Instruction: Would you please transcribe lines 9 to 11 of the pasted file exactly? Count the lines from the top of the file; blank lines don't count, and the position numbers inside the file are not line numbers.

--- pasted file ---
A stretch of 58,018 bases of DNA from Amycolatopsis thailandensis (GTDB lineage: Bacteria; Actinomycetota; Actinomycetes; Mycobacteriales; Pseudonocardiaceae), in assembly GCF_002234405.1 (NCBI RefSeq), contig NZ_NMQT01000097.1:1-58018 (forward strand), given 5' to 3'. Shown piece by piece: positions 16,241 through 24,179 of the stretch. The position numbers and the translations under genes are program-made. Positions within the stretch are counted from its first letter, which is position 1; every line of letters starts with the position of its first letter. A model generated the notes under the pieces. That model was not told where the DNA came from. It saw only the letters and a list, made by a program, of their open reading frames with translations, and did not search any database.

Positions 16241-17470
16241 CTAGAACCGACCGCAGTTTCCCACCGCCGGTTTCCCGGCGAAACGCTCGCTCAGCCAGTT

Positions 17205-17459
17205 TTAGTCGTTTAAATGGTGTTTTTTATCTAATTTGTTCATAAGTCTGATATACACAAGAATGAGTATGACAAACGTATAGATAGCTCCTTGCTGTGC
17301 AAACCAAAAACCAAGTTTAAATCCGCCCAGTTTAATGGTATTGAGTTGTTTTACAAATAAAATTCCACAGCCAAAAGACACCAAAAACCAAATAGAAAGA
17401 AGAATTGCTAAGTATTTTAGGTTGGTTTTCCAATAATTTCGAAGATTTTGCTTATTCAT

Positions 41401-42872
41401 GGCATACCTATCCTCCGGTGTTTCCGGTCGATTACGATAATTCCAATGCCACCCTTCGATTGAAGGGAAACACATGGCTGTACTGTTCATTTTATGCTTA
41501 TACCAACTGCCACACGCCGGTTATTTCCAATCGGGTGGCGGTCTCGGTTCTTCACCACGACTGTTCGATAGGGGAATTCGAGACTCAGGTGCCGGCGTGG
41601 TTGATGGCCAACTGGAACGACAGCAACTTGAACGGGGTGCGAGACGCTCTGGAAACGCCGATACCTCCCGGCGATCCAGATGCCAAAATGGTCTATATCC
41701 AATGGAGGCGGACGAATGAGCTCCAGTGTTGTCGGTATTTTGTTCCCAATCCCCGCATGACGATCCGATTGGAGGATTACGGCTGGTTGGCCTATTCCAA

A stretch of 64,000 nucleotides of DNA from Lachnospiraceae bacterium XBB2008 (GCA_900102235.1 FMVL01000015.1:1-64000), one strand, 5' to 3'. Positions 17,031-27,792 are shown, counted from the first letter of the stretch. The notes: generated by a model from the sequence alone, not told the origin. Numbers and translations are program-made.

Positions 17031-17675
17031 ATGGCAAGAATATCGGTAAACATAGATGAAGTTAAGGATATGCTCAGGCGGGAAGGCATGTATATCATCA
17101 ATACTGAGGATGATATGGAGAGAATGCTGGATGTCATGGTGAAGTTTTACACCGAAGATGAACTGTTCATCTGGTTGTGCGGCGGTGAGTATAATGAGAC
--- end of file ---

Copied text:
41401 GGCATACCTATCCTCCGGTGTTTCCGGTCGATTACGATAATTCCAATGCCACCCTTCGATTGAAGGGAAACACATGGCTGTACTGTTCATTTTATGCTTA
41501 TACCAACTGCCACACGCCGGTTATTTCCAATCGGGTGGCGGTCTCGGTTCTTCACCACGACTGTTCGATAGGGGAATTCGAGACTCAGGTGCCGGCGTGG
41601 TTGATGGCCAACTGGAACGACAGCAACTTGAACGGGGTGCGAGACGCTCTGGAAACGCCGATACCTCCCGGCGATCCAGATGCCAAAATGGTCTATATCC